Zeus: Water stocks the next gold
Rising water stress is pressuring utilities and putting new focus on a natural resource. Investors are starting to notice.
(David Callaway is founder and Editor-in-Chief of Callaway Climate Insights. He is the former president of the World Editors Forum, Editor-in-Chief of USA Today and MarketWatch, and CEO of TheStreet Inc.)
SAN FRANCISCO (Callaway Climate Insights) — Gold bugs are reaping the rewards of the pandemic this summer, with the yellow metal touching $2,000 an ounce this week after years on the asset bench. The run hasn’t escaped water investors.
Rising water stress in the U.S. Southwest and around the world, combined with a dramatic decline in industrial water usage during the pandemic and aging infrastructures, have pushed water stocks higher since the lockdowns began. Climate change will keep the pressure on.
The Invesco Water Resources ETF (PHO) is up more than 20% since mid-March, as is the First Trust Water ETF (FIW). American Water Works (AWK) shares are up more than 10%, as are shares of Essential Utilities Inc. (WTGR). Shares of Evoqua Water Technologies are up more than 30%.
Chalk part of it up to the general market, of course. But one of the ways climate change manifests itself in our faces is through water prices, and more importantly, water scarcity. A new study this week by the BlackRock Institute, part of a series on its expected shift of massive assets into sustainable investments in coming years, points out the real risk of water scarcity in the Middle East, Africa, India, large parts of Asia, and of course the U.S. In the Southwest specifically, it sees major risk within a decade — which is a period most of us expect to be around to see.
Why is this column called Zeus? David Callaway explains here.
Instead of the water equities opportunity, the BlackRock study highlights the risk to other asset classes. In particular real estate investment trusts (REITs), which it argues are not adequately pricing what will soon happen.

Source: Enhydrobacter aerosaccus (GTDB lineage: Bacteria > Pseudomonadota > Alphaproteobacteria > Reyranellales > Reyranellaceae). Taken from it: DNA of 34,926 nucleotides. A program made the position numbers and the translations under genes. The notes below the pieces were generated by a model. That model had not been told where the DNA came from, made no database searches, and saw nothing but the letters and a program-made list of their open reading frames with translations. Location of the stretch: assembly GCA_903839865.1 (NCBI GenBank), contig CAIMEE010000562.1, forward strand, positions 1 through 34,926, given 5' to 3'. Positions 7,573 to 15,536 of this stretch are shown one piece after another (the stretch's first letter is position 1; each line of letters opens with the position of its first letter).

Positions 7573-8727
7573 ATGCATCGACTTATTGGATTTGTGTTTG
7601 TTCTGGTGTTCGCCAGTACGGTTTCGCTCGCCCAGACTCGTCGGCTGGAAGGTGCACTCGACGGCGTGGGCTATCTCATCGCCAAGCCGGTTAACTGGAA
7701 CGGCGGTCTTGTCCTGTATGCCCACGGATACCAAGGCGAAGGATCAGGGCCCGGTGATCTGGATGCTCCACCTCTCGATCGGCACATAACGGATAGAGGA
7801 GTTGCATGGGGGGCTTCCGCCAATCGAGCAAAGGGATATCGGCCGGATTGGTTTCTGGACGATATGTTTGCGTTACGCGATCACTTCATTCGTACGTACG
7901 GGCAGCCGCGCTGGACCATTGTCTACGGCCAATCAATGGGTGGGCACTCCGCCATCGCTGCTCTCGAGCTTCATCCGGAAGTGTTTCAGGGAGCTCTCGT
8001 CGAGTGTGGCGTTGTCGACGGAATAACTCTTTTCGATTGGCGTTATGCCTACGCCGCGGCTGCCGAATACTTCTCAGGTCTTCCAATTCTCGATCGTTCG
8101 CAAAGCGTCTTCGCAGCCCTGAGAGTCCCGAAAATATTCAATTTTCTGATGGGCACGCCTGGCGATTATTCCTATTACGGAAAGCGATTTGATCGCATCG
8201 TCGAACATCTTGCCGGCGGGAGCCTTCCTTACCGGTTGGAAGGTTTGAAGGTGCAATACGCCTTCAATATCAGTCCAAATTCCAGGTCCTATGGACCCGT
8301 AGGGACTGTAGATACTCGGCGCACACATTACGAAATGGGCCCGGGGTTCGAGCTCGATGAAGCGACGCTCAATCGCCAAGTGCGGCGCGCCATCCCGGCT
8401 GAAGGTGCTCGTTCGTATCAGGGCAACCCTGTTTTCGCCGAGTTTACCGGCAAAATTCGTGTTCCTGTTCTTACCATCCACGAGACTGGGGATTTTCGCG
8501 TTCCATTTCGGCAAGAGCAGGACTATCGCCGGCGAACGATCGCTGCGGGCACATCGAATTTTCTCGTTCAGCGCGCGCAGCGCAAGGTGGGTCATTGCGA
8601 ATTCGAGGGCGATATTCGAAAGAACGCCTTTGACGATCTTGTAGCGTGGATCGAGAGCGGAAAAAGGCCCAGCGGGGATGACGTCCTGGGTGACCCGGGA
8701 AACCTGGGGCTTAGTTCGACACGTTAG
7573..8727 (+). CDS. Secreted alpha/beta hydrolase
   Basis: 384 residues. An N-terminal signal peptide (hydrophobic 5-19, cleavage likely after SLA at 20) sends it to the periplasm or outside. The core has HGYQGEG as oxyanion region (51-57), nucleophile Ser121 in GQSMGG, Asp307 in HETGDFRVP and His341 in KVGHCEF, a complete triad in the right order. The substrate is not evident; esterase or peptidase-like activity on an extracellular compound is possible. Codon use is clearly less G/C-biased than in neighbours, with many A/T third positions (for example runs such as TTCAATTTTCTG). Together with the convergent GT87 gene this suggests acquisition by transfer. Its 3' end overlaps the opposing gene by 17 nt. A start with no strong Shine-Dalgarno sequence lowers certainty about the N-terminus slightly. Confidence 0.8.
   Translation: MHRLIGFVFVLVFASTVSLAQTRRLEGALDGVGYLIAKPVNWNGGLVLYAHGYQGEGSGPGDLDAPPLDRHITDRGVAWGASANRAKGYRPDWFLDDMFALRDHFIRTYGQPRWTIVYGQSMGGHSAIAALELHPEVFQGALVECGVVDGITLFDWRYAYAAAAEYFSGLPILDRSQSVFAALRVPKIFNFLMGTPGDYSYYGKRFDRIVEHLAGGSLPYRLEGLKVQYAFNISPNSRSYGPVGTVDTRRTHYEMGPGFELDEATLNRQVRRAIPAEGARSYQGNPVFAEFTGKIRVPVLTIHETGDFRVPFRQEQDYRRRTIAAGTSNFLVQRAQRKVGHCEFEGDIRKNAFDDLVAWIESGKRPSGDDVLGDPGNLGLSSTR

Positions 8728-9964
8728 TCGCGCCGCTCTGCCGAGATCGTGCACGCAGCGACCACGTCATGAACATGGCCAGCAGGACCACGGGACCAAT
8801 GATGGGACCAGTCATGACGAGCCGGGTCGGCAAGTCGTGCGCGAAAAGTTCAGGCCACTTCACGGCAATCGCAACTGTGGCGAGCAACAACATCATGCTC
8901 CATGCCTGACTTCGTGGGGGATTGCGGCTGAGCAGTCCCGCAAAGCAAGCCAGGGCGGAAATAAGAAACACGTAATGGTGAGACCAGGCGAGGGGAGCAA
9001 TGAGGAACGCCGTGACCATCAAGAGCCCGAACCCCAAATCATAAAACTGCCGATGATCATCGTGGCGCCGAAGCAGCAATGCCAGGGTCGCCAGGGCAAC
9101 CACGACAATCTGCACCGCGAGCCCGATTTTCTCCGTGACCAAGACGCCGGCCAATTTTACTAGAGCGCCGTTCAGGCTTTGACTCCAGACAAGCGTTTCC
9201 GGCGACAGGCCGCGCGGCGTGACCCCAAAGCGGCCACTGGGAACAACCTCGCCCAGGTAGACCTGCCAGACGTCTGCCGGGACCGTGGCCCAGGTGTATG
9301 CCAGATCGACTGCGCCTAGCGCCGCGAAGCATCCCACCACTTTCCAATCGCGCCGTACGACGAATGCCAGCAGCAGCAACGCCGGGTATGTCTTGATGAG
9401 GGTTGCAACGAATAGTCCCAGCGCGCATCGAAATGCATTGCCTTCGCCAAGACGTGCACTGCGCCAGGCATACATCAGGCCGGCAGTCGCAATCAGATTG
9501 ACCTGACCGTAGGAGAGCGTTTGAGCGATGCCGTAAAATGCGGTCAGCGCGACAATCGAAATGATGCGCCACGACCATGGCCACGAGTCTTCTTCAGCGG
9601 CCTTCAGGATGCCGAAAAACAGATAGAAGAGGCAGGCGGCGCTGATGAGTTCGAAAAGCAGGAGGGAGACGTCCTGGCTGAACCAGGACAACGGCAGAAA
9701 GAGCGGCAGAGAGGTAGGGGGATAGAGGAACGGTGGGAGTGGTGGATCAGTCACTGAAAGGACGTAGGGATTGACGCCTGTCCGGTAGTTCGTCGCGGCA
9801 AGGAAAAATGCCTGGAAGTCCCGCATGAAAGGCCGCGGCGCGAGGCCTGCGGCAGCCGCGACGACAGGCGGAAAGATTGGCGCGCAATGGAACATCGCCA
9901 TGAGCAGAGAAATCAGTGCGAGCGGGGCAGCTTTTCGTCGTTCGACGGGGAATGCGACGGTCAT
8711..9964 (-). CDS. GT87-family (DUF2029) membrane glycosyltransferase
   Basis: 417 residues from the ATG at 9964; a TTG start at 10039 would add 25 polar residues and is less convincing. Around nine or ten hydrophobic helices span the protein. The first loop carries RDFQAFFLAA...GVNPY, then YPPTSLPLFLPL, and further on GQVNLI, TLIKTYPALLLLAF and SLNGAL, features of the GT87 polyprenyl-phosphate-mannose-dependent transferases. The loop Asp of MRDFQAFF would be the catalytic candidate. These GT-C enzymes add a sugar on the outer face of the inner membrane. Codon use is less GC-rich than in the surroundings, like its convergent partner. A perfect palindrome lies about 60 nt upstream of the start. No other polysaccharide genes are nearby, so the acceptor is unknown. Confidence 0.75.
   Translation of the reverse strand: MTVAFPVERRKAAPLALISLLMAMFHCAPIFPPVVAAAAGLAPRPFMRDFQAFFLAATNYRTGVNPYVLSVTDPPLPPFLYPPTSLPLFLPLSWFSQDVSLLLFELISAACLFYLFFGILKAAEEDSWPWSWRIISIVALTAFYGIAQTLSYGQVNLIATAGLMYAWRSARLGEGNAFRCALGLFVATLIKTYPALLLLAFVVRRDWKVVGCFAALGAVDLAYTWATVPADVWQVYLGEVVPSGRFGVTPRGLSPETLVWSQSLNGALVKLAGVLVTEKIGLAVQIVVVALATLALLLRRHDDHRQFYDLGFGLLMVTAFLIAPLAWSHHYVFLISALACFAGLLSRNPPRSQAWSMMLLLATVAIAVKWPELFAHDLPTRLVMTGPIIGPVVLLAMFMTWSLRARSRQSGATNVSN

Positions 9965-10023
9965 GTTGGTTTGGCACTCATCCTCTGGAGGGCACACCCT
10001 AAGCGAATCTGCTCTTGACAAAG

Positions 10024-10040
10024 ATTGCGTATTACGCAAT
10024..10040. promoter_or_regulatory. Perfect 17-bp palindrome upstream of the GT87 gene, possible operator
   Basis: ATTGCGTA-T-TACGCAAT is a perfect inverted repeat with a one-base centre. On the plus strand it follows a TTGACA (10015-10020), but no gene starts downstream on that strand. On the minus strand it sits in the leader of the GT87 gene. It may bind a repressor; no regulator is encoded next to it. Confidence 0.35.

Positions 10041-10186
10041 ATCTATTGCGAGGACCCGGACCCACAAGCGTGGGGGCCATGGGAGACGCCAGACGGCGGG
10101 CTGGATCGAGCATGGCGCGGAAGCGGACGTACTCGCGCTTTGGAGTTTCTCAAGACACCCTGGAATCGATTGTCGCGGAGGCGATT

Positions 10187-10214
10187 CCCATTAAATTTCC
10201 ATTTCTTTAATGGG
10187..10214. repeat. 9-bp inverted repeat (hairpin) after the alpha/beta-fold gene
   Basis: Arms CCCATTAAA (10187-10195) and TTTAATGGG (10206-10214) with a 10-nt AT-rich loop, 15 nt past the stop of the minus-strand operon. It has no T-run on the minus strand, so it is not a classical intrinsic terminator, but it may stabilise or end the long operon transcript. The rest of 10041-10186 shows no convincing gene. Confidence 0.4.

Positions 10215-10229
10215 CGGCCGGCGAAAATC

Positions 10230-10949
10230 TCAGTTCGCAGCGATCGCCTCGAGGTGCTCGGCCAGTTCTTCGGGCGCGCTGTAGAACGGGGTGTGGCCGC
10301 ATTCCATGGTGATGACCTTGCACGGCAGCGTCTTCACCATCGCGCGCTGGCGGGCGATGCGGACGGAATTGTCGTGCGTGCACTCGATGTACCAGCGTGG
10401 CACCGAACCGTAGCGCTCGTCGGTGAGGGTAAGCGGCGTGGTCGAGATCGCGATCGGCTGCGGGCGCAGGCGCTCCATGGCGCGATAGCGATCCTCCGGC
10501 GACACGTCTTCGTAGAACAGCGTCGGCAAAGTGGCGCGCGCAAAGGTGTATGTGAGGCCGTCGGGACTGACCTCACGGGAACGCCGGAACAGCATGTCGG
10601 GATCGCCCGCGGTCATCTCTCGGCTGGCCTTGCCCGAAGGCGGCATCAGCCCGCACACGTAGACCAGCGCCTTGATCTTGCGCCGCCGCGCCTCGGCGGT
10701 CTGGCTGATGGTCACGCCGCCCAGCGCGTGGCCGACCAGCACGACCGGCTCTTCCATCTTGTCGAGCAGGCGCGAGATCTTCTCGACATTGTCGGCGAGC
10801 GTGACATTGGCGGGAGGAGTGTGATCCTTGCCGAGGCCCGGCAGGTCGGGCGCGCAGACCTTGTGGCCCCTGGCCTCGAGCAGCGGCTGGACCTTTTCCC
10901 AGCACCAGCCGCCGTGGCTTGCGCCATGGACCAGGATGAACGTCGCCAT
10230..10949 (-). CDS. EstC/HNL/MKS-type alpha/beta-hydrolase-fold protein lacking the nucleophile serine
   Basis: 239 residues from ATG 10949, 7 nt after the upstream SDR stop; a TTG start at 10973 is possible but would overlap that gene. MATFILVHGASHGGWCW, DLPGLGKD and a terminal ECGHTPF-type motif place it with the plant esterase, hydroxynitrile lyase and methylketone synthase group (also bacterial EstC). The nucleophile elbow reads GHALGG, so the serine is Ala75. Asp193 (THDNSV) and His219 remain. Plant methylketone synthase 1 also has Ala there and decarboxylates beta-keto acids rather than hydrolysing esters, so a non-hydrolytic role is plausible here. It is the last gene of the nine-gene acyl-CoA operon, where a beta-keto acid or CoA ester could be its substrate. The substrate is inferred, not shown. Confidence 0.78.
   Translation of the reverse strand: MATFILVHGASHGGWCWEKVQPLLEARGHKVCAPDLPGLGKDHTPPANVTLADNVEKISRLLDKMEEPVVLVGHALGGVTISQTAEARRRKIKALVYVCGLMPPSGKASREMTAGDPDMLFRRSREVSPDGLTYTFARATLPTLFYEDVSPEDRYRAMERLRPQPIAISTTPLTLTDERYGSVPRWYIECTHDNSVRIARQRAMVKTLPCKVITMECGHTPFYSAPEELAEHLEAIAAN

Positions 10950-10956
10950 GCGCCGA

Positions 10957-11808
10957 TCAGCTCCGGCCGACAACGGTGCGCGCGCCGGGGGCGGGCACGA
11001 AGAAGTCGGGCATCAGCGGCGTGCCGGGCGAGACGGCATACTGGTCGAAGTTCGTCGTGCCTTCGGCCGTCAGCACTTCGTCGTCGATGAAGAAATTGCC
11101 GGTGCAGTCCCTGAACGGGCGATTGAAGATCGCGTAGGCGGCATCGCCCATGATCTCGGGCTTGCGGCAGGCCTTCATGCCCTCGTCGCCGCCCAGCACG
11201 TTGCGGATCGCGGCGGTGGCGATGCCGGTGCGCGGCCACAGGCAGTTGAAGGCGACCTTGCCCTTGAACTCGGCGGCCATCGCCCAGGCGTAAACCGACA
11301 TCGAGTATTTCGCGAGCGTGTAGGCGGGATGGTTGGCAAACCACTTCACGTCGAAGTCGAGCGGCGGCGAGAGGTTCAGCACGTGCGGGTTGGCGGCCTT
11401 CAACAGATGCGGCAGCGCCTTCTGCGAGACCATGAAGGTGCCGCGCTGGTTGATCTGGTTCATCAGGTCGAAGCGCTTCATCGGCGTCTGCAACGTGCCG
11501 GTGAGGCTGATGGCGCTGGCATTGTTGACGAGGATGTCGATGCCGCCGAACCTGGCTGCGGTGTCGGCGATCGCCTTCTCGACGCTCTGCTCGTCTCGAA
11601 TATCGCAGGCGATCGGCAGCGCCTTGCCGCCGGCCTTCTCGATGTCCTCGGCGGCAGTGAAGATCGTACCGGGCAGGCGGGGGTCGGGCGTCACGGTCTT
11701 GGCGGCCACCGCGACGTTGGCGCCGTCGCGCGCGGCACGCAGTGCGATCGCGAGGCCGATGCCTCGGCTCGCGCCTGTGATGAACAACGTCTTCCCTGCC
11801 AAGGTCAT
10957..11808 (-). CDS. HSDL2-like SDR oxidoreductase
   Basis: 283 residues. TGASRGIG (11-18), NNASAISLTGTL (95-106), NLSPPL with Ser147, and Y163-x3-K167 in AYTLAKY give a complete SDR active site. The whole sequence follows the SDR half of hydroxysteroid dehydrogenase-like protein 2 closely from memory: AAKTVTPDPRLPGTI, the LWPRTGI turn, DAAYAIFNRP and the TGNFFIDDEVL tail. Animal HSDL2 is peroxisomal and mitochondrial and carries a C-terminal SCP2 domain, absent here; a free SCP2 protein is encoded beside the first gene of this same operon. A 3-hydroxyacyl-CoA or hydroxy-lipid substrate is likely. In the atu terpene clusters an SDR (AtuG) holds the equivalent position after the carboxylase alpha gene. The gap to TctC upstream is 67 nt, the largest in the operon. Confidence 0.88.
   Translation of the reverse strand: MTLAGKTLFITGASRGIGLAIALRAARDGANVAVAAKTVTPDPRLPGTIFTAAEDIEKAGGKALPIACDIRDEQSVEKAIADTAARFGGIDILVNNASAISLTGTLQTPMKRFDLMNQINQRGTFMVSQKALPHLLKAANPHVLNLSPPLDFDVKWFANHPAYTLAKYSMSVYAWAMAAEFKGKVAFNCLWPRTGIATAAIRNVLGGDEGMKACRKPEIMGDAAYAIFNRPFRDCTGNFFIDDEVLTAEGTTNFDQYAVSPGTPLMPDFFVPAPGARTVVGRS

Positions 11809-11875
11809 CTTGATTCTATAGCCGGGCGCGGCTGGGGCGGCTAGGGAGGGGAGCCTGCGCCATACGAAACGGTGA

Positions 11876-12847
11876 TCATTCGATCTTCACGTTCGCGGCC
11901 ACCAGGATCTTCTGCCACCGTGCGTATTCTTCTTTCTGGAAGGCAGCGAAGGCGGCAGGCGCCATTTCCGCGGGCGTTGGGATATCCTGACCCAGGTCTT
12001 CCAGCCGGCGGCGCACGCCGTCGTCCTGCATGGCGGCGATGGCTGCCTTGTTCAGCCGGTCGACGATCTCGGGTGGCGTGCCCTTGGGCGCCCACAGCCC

Other water-intensive industries, such as agriculture, food and beverage, and electric power, are also at risk, the study said.
A column in Politico this week called The New Water Wars brings the issue down to the individual level, noting that water prices have increased by more than 50% since 2010 and will continue to rise.
The pandemic is pressuring water companies, which have seen revenue dramatically decline because of less usage by corporate customers and government mandates to continue serving households who can’t pay. This will delay badly needed infrastructure projects, causing more scarcity down the line.
Institutional investors not looking at the water play are advised to read the stories about Water Asset Management, a hedge fund making a name for itself buying water properties in the Southwest. Rationing and fears of shutdowns have already hit places such as Cape Town, South Africa, San Paolo, Brazil, and Chennai, India. Can Arizona, Nevada and California — all beneficiaries of the Colorado River — be far behind?
We often flinch in the grocery store when we see high-priced water bottles on the shelves. “How can they charge so much? It’s just water,” we moan. That isn’t going away. The water commodity play is well underway, and investors would do well to stop treating it as a bottomless resource and start thinking about it as the valuable asset class it is destined to be.
Above, underwater: some of the 30,000 lbs. of gold aboard the S.S. Central America, (nicknamed the Ship of Gold) which sank off South Carolina in 1857. Photo: PCGS.